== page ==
You are currently viewing August 18 , 2018. EN.  Indonesia : Anak Krakatau , Nicaragua : Telica , Hawai : Kilauea , Ecuador / Galapagos : Sierra Negra .

August 18 , 2018. EN. Indonesia : Anak Krakatau , Nicaragua : Telica , Hawai : Kilauea , Ecuador / Galapagos : Sierra Negra .

August 18 ,  2018.


Indonesia , Anak Krakatau :


Issued: August 17 , 2018 .
Volcano: Anak Krakatau (262000)
Current Aviation Colour Code: ORANGE
Previous Aviation Colour Code: orange
Source: Anak Krakatau Volcano Observatory
Notice Number: 2018KRA30
Volcano Location: S 06 deg 06 min 07 sec E 105 deg 25 min 23 sec
Area: Lampung, Indonesia
Summit Elevation: 976 FT (305 M)

Volcanic Activity Summary:
Eruption with ash clouds at 11:30 UTC (18:30 local time). The eruption lasted for 59 seconds. Eruption and ash emission is continuing.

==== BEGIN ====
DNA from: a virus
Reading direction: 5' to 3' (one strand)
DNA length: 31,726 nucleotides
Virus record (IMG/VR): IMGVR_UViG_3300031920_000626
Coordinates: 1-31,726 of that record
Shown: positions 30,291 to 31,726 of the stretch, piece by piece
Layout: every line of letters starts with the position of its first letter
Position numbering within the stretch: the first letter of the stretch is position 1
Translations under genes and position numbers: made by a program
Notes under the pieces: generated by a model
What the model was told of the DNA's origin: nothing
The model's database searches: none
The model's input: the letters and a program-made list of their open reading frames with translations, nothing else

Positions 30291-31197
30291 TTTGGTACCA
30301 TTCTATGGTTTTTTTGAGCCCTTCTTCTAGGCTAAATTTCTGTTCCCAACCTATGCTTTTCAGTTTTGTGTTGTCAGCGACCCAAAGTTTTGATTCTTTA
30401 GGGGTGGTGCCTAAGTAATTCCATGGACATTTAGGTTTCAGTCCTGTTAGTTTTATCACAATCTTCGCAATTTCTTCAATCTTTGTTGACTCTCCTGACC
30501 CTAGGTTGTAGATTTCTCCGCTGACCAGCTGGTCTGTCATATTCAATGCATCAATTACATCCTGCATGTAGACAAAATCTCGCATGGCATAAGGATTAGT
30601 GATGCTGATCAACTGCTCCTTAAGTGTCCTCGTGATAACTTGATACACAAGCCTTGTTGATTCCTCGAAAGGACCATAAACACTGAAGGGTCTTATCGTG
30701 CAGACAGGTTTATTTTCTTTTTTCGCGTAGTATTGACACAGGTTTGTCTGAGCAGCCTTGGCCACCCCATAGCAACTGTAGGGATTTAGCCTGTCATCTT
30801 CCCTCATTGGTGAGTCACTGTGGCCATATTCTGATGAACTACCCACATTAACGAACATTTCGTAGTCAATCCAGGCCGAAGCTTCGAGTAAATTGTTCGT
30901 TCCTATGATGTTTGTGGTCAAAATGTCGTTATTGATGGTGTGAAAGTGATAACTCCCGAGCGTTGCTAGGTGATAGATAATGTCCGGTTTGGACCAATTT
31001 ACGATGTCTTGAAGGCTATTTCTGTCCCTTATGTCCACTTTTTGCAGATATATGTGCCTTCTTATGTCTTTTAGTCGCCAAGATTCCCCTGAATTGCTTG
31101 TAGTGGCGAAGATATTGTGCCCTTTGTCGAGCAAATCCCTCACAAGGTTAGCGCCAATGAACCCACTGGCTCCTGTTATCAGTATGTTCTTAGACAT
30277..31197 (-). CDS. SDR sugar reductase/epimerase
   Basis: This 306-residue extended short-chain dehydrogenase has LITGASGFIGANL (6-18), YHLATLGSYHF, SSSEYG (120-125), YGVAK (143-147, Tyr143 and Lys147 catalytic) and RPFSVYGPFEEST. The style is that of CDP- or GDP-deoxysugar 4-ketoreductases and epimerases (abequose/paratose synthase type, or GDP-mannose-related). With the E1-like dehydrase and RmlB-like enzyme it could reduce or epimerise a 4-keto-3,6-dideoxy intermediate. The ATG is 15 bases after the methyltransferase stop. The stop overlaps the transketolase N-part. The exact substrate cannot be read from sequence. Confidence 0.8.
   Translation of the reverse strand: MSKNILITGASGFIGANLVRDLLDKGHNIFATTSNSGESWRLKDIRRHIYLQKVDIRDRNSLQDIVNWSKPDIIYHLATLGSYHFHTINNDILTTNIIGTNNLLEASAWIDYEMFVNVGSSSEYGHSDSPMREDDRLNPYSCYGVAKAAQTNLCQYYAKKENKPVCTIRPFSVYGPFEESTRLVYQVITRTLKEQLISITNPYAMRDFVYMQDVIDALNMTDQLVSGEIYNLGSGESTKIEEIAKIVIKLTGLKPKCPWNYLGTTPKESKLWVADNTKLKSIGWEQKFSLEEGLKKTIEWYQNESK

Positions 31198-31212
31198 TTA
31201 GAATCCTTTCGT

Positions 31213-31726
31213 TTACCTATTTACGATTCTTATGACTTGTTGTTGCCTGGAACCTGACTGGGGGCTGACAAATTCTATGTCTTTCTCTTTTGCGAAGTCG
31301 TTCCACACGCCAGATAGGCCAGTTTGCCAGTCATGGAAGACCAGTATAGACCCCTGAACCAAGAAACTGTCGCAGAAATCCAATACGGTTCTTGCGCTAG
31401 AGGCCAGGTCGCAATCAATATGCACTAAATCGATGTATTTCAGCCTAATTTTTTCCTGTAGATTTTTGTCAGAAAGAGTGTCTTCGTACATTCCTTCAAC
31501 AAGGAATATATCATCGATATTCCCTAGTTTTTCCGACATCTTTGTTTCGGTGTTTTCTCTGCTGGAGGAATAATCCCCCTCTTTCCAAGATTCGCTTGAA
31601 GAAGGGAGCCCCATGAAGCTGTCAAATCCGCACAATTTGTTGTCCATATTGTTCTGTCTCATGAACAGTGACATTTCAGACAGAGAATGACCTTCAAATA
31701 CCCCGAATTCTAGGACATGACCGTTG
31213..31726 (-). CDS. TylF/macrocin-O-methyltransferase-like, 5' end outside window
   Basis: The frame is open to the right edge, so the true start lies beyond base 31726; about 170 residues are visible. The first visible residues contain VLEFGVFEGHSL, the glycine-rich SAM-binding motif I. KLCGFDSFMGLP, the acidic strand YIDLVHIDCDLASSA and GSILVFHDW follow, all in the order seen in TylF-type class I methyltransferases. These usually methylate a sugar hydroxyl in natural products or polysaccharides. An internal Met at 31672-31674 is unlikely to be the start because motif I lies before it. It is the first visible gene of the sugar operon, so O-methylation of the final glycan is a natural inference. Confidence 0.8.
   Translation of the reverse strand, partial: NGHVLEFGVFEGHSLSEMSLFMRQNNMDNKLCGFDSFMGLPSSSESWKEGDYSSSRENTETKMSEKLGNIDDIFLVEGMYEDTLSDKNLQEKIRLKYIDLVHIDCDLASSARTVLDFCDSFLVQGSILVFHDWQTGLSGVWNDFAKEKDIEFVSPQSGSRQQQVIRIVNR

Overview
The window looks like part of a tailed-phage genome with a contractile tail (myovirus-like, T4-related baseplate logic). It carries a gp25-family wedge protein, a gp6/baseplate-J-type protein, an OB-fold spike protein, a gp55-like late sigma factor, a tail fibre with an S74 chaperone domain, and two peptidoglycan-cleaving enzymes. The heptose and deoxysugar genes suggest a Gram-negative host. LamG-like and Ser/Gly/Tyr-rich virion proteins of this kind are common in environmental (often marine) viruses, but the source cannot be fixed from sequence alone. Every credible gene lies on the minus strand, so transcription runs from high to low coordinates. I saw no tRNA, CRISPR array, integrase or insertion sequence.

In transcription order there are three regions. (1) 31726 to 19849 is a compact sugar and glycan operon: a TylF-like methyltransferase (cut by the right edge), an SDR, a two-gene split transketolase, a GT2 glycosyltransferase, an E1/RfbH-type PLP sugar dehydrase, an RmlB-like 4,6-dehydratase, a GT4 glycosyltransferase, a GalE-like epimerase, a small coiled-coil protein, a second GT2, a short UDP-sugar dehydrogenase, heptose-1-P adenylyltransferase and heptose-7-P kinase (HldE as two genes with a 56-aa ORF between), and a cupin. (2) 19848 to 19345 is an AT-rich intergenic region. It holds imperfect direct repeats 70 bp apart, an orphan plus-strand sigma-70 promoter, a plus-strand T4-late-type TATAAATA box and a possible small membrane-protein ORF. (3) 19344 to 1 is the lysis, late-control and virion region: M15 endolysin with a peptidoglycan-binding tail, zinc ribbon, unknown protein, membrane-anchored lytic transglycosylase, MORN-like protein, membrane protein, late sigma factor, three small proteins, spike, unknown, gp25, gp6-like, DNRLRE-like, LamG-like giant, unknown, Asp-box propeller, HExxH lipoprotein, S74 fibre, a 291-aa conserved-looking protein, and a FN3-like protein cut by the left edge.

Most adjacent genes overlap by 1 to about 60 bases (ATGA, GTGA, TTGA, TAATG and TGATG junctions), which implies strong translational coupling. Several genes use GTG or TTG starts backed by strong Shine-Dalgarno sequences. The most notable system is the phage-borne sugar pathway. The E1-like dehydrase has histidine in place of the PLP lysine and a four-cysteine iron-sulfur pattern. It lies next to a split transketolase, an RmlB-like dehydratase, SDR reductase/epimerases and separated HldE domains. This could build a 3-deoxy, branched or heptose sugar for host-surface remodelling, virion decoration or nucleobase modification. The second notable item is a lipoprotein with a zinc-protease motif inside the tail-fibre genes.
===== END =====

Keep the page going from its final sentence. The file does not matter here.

Volcanic Cloud Height:
Best estimate of ash-cloud top is around 2576 FT (805 M) above sea level, may be higher than what can be observed clearly. Source of height data: ground observer.

Other Volcanic Cloud Information:
Ash-cloud moving to north.

Eruption recorded on seismogram with maximum amplitude 41 mm and maximum duration 59 second.

Information on the eruption of Anak Krakatau
August 17, 2018
An eruption of Mount Anak Krakatau, Lampung, occurred on August 17, 2018 at 18:30 with a height of ash column observed at ± 500 m above the summit (± 805 m above sea level). The column of ash observed is black with a thick intensity inclined towards the north. This eruption is recorded on seismograms with a maximum amplitude of 41 mm and a duration of ± 59 seconds.
Currently, the Anak Krakatau is at status level II (Waspada) with a recommendation: people / tourists are not allowed to approach the crater within a radius of 2 km around the crater.

Source : Magma Indonésie , PVMBG

Photo et Vidéo  : Oystein Lund Andersen.


Nicaragua , Telica :

The Telica volcano ejected a column of gas 200 meters high.